Thames Tributary Gad Brook - Brockham Park

Thames Tributary Gad Brook
The Gad Brook continues to flow north east towards the Mole

TQ 20361 47545

Wooded and residential area south of Brockham, with an interesting and important research past

Post to the south Bunce Common
Post to the east Dawes Green

Gadbrook Road
Hall Farm. This area is now a trading estate
Barn – once roofed with hazel thatch

Lazell Gardens
H.Lazell set up the research facility here after the Second World War

Middle Street
Coleshill farm. Listed

Rykens Lane
Named for Paul Rykens, ex-Chair of Unilever and founder of the Bilderberg Group.
Brockham Park Research Laboratories. In 1945, the park was acquired by Beecham Research Laboratories Ltd. Beecham developed penicillin derivatives: pheneticillin, meticillin and later Ampiclox. In 1959 Beecham scientists at Brockham discovered the penicillin nucleus, which allowed the synthesis of a number of new semisynthetic penicillins. Beecham then marketed Broxil followed shortly by Celbenin which is active against Staphylococcus aureus.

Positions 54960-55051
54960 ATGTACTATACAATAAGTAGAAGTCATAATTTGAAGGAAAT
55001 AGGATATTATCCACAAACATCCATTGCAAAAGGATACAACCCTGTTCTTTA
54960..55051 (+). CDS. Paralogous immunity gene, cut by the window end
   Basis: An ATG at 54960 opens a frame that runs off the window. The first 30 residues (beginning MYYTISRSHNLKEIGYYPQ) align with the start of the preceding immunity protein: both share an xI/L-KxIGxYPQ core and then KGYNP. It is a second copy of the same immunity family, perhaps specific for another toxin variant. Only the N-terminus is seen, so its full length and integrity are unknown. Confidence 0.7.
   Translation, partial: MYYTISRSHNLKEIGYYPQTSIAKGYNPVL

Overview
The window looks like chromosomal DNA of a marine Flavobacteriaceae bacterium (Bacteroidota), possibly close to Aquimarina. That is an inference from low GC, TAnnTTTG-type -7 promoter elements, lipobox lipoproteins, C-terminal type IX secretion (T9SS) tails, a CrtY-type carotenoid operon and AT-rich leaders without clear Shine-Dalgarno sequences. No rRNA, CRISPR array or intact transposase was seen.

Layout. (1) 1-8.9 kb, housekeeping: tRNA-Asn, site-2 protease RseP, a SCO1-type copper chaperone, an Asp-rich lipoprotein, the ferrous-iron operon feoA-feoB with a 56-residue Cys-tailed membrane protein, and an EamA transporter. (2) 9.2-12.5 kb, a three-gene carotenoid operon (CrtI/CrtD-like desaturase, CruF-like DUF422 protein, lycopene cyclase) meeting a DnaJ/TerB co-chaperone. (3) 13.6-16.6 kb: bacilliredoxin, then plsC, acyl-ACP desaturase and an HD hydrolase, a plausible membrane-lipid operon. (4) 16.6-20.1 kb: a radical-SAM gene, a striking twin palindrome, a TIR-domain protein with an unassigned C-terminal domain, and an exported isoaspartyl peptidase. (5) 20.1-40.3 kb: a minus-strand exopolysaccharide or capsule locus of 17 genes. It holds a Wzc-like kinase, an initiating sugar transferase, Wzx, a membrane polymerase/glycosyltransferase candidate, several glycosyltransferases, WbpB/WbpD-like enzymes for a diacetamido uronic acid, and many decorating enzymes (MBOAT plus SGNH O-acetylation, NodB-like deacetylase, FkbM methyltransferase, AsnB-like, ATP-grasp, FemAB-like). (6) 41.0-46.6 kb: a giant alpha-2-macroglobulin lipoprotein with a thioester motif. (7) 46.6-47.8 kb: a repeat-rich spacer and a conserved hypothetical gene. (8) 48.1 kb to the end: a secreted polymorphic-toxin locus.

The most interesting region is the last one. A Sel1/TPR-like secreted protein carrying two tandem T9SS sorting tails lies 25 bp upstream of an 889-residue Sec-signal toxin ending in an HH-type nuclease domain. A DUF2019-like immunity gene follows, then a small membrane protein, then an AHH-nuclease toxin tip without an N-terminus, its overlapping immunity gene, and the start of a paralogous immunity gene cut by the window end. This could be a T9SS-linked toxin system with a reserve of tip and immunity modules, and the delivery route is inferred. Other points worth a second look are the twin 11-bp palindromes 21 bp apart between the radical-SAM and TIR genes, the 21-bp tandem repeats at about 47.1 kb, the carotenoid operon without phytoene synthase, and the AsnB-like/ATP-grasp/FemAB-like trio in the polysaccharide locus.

Shop - originally a farmhouse, later used as a house and bailiff's office, and later workshop and shop. Built c1600, and extended in the early 19th. Timber-framed building tile hanging to first floor and one brick chimneystack. originally this as a lobby-entrance house. There is a verandah with a tiled roof on painted wooden supports plus a porch. There is also a false window and Inside are beams and a chimneystack which has been boxed in.

Brickham History. Web site
Brockham Park. Wikipedia. Web site
Dorking Museum. Web site
Industrial Archaeology of the Mole Valley.
Pevsner and Cherry. Surrey


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